Baen definitely has some books that cater to a specific market but as you pointed out they are doing some wonderful stuff keeping various SF classics in print and I praise them for that. And I’ve recently read my first Honor Harrington and liked it and so the only thing I really find fault with in them is that 90% of the time I find their cover art to be abysmal! 🙂

    • Thanks for the comment! Quantum Thief is perhaps less challenging than Fractal Prince, since it more closely follows caper conventions. Also, network privacy settings are a little more accessible than string theory, at least for me. I really enjoyed both books though, and encourage you to give them a shot. It’s possible to just kind of let the deep stuff wash over you and let the story carry you along.

      Honor Harrington didn’t win me over, but it didn’t offend either. I like some of Weber’s other stuff though, as well as Eric Flint, though he is about as polar opposite from Jim Baen as you can get. My own political leanings make it tough to get through much of the right-wing stuff, so I stick with guys like David Drake when that mood strikes.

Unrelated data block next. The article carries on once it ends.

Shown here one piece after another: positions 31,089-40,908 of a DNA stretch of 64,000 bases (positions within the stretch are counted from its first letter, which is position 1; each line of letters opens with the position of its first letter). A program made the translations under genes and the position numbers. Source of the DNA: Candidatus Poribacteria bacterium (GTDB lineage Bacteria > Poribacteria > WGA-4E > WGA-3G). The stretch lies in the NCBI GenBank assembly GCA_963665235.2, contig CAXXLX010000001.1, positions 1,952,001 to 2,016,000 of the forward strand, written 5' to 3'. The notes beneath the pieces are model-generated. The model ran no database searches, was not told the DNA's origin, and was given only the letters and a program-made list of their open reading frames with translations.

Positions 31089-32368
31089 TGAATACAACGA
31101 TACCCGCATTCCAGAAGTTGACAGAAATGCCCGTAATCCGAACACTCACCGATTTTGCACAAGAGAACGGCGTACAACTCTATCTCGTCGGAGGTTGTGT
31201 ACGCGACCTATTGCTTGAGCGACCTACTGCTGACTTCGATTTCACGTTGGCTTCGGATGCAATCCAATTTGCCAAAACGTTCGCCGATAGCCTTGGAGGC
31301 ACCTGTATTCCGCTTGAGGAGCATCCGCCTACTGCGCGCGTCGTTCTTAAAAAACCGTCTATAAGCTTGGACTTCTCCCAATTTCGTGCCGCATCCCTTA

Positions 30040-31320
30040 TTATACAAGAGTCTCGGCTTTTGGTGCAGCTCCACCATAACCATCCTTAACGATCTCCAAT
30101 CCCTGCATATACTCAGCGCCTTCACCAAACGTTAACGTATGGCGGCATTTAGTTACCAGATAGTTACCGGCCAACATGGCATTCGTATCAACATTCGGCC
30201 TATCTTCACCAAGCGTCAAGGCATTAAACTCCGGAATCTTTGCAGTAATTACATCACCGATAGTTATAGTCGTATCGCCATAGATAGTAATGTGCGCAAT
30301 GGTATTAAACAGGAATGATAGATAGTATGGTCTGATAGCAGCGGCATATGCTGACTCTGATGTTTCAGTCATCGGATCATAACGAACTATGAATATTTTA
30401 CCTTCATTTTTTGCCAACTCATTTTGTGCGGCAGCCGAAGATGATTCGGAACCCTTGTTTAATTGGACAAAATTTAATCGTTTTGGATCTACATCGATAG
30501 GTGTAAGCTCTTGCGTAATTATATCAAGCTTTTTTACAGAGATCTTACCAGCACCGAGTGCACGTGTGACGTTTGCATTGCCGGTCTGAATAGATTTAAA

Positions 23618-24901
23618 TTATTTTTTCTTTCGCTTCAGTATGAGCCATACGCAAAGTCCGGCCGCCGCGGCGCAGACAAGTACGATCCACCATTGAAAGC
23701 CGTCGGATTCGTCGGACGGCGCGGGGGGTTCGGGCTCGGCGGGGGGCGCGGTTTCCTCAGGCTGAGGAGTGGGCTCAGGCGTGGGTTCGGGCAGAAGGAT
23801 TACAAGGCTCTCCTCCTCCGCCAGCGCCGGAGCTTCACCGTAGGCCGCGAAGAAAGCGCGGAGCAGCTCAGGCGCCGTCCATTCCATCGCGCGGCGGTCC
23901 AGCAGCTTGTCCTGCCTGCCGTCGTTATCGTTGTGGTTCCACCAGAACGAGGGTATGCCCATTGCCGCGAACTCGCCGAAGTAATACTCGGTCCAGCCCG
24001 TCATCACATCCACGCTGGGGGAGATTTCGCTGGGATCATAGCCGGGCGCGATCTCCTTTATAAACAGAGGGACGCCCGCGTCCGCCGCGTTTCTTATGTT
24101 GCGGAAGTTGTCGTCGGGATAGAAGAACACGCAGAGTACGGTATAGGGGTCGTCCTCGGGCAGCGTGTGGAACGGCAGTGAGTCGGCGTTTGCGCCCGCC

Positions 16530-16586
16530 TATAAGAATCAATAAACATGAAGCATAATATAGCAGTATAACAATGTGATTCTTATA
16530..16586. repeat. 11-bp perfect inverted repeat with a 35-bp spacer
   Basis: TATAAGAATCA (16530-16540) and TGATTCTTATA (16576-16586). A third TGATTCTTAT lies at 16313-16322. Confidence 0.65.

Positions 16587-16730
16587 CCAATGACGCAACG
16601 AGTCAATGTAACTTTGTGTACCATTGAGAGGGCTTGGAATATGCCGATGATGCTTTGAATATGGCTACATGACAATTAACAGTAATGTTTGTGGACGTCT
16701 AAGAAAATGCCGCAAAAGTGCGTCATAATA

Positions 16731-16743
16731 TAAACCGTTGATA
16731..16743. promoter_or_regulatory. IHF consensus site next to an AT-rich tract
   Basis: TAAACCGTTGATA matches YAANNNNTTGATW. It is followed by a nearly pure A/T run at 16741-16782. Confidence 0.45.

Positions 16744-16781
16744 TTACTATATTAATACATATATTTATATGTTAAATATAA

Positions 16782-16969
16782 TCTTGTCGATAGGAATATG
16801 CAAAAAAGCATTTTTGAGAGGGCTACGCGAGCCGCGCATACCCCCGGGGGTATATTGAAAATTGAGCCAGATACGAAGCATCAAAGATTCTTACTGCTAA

• I didn’t really find much political in the first Honor book, but then again I may have let that wash over me. I’m not a fan of politics and unless the messages are really, REALLY blatant I probably am not wired to notice them. What I loved about On Basilisk Station was the time spent examining how Harrington’s crew developed their relationships with her and how she chose to handle them through that process. I also found the battle scenes to be very intense, which isn’t always done well with writing. Makes me wish Weber had written the Janeway character for ST: Voyager.